Reach to Recovery provides outlet for patients, families
by Franklin Clark, Reporter --
Oct 13, 2010 | 0 0 comments | 30 30 recommendations | email to a friend | print
Jackie Oakley, a retired schoolteacher, has worked with the American Cancer Society’s Reach to Recovery program for about four years, and said she wants to be there for those who have cancer or who had cancer.

“Hope has been my byword all along,” said Oakley. “Every sunset brings peace, and every sunrise brings hope.”

Reach to Recovery volunteers offer understanding, support and hope because they themselves have survived breast cancer and have gone on to live normal, productive lives, said Oakley, who herself was diagnosed with breast cancer in 2004. Fortunately, her cancer has not returned.

When she was first diagnosed, she was called by someone from the Murray chapter of Reach to Recovery. “And we just talked. It just felt good to talk to someone that knew what I was going through, that I could listen to,” she said.

Volunteers are breast cancer survivors who give patients and family members an opportunity to express feelings, talk about fears and concerns, and ask questions of someone who is knowledgeable and level-headed, the ACS web site stated.

“The most important thing is that people have someone to talk to,” Oakley said. “We’re not there to tell them what decisions to make, that’s between them and their doctor and their family.”

Oakley said that as a Reach to Recovery member, she has talked to about 30 people in the Trigg-Lyon-Caldwell area. She retired from teaching in 1997 and works part time for Broadbent Foods and Gifts.

One of the more common worries Oakley said she gets from those she calls is that they will lose their hair. She also said that when she was undergoing treatment, she preferred to wear hats.

“Some ladies want to have a call before surgery, some want to wait until several days after surgery,” Oakley said. “I went to Paducah for training, and they give you a bag as a resource for yourself.”

That bag, Oakley said, includes items like stress balls. She added that sometimes, she just gives them a phone call, although if they’re in Trigg County she will probably give them a visit if they want one.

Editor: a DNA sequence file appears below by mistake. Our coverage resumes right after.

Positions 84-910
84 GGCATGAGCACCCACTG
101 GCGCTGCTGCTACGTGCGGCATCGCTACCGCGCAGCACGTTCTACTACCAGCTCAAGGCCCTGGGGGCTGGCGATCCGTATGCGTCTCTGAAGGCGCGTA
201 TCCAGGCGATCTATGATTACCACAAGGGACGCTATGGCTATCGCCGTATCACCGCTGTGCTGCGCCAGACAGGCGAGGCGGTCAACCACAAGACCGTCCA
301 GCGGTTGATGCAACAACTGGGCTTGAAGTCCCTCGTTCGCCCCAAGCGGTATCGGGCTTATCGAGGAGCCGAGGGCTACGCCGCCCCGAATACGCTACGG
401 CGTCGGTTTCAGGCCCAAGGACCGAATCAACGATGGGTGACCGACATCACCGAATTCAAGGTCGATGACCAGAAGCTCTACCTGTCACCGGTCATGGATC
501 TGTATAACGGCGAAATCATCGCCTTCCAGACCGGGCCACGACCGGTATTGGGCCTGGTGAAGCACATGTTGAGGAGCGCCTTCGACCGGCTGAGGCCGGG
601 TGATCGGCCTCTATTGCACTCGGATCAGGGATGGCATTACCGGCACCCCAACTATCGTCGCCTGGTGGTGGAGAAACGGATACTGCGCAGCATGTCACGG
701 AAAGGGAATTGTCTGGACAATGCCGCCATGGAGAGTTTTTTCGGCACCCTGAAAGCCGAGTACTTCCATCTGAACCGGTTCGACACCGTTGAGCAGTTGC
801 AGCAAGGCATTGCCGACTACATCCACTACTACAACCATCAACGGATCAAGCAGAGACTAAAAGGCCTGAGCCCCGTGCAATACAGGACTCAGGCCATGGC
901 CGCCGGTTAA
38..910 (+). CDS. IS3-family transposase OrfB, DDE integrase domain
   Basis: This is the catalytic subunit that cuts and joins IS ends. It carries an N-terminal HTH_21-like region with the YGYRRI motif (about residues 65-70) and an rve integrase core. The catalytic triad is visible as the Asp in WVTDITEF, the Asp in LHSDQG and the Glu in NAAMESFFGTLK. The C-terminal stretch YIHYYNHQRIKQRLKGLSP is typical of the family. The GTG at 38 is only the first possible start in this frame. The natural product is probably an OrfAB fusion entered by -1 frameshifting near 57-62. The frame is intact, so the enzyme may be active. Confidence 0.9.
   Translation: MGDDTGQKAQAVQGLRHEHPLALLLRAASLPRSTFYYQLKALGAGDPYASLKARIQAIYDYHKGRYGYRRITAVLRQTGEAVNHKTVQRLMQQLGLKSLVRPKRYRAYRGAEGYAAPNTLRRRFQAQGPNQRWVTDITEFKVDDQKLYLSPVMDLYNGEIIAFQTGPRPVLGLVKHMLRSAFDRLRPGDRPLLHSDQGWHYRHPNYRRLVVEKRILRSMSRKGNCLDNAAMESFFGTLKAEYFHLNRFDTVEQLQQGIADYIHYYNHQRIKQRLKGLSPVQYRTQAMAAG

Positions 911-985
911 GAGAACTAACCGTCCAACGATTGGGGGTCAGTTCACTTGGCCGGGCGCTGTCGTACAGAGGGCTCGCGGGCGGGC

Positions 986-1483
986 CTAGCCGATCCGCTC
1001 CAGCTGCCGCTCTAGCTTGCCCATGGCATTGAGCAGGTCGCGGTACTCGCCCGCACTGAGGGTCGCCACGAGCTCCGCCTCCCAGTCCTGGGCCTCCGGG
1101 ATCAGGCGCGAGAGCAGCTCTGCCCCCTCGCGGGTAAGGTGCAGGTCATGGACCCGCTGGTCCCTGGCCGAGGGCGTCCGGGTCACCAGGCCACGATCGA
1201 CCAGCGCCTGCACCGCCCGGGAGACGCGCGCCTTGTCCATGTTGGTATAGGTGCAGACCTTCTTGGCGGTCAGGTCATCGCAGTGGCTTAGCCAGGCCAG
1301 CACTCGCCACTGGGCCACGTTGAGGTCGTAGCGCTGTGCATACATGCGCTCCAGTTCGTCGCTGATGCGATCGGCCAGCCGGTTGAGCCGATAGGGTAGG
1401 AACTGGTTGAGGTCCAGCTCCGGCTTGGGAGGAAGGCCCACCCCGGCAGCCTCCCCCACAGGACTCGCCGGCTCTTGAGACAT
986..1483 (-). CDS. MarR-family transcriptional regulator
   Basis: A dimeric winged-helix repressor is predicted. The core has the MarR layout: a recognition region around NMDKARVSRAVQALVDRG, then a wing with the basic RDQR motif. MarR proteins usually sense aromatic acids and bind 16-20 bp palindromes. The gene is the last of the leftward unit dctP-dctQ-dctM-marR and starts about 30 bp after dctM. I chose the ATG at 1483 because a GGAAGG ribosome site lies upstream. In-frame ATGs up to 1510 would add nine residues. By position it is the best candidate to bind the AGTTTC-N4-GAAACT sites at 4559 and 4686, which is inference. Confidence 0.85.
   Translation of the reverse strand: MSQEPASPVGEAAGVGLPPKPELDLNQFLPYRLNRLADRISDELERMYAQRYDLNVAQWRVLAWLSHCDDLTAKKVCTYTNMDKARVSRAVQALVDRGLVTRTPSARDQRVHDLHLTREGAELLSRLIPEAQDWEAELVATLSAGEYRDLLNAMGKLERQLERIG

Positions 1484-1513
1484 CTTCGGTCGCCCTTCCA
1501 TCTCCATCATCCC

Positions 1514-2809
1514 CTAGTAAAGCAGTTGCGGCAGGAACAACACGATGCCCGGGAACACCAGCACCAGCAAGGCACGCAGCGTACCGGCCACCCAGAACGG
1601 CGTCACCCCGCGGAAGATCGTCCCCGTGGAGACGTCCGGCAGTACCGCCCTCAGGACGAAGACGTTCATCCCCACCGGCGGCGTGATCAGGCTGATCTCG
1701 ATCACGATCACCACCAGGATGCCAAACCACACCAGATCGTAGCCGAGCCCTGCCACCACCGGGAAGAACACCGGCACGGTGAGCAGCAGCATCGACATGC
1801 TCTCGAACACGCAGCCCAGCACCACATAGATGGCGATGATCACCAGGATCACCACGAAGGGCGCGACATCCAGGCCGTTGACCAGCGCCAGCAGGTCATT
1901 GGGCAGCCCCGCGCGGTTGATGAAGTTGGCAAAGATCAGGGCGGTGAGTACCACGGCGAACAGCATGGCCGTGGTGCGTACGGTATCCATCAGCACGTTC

Sometimes, a cancer patient wants to talk to a stranger about what they’re going through, as their family might have their own emotions about the situation, said Oakley.

Volunteers are trained to give support and up-to-date information, including literature for spouses, children, friends, and other loved ones, and can also, when appropriate, provide breast cancer patients with a temporary breast form and information on types of permanent prostheses, as well as lists of where those items are available within a patient’s community, the web site stated, adding that no products are endorsed.

Reach to Recovery works through carefully selected and trained volunteers who have fully adjusted to their breast cancer treatment, and all volunteers complete an initial training and participate in ongoing continuing education sessions.

“For more than 40 years, the American Cancer Society’s Reach to Recovery program has helped people (female and male) cope with their breast cancer experience,” according to the ACS web site. “This experience begins when someone is faced with the possibility of a breast cancer diagnosis and continues throughout the entire period that breast cancer remains a personal concern.”

For more information or to locate a Reach to Recovery program in the area, visit “In Your Area” on the ACS website at, or call 1-800-227-2345.
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